Course Hero. "Civil Disobedience Study Guide." Course Hero. 31 Aug. 2017. Web. 24 Sep. 2018. <https://www.coursehero.com/lit/Civil-Disobedience/>.
Course Hero. (2017, August 31). Civil Disobedience Study Guide. In Course Hero. Retrieved September 24, 2018, from https://www.coursehero.com/lit/Civil-Disobedience/
(Course Hero, 2017)
Course Hero. "Civil Disobedience Study Guide." August 31, 2017. Accessed September 24, 2018. https://www.coursehero.com/lit/Civil-Disobedience/.
Course Hero, "Civil Disobedience Study Guide," August 31, 2017, accessed September 24, 2018, https://www.coursehero.com/lit/Civil-Disobedience/.
Thoreau begins with the conviction that a limited government is the best government. He thinks government only gets in the way of people's efforts to create a free society. The solution, he says, is a "better government" in which conscience rules instead of law.
Most men serve the State as "machines" and associate themselves with a disgraceful government that allows slavery. Although everyone "recognize[s] the right of revolution," they mistakenly think revolution is no longer necessary. He argues for immediate reform in Massachusetts, where "merchants and farmers" are too busy making a living to consider the devastating effects of slavery and the Mexican War.
People may have good intentions, but they don't act "in earnest and with effect"; voting is not enough. Most voters select the best candidate available, passively accepting injustice and immorality, even if they are not engaged in immoral acts themselves.
Rather than wait for unjust laws to be changed, Thoreau believes individuals should disobey those laws immediately. Abolitionists, for instance, should stop paying taxes to slave-supporting Massachusetts. An individual shouldn't wait for others to join him, but should be a "majority of one" in doing the right thing. The penalty will be imprisonment or a hefty fine, but if even one man goes to prison for his abolitionist beliefs, slavery might actually end. If more people choose punishment over following unjust laws, the laws are more likely to change.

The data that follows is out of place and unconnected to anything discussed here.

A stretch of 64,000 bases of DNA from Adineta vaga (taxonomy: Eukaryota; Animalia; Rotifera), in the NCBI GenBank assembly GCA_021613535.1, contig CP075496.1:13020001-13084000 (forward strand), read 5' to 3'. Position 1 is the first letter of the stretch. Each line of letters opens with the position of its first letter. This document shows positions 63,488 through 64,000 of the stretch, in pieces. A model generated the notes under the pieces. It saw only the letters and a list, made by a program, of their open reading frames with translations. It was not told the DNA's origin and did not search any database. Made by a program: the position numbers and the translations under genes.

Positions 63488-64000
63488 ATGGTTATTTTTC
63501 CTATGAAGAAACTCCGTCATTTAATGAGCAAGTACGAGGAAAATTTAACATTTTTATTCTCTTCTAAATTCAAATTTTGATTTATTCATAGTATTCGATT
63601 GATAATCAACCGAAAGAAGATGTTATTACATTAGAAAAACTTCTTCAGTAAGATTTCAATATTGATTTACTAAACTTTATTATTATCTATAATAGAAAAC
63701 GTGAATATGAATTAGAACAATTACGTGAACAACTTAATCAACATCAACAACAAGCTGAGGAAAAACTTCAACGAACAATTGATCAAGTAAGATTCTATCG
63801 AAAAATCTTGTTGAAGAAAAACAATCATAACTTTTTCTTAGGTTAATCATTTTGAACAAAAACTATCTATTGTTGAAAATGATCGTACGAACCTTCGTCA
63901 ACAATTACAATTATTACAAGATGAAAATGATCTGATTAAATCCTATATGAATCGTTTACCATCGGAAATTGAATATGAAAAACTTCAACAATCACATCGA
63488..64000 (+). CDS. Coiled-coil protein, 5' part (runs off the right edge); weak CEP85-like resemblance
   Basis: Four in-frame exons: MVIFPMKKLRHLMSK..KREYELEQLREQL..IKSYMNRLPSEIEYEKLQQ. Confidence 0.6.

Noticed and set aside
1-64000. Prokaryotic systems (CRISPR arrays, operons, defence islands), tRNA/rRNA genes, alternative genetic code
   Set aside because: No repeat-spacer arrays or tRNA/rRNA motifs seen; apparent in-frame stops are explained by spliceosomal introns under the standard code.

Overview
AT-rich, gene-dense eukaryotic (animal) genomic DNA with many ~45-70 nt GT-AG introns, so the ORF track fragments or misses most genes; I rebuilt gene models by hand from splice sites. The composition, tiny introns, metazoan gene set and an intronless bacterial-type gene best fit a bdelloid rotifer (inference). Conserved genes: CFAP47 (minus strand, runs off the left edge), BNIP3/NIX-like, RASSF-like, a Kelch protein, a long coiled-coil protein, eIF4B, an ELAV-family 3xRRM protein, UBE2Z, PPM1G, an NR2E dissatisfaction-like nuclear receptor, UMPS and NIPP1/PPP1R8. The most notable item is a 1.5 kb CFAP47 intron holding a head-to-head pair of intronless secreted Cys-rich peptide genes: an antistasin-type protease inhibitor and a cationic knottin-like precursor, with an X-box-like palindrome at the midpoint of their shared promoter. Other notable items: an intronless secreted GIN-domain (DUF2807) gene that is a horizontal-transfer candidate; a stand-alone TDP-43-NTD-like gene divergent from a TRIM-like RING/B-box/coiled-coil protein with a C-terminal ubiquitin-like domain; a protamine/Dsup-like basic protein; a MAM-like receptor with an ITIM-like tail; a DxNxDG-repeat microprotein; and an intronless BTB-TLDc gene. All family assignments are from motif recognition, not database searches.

Thoreau acknowledges that the State will harass those who challenge its authority, especially if they (like him) don't have much money. But he thinks his liberty is worth more. To illustrate his point, he has refused to pay taxes to support a preacher whose church he doesn't attend.
Thoreau hasn't paid his poll tax for six years and, as a result, spent one night in jail—where he felt free, not confined—and pitied his jailers for not understanding him. He describes his night there as a learning experience, which felt like a journey to a new town. When he was released, he saw the town he lived in more clearly. He explains he doesn't mind paying taxes for services such as highways and schools; he just wants to "refuse allegiance to the State." Although he regrets inconveniencing his neighbors by not paying his tax, he has no "wish to quarrel" and still wants to live by his principles.
Any government, he reasons, is going to be imperfect. Even the best politicians and reformers have limitations. Truly wise legislators are rare. Even a democracy, which seems to be the best form of government yet, isn't a perfect "free and enlightened State" because it lacks respect for the individual.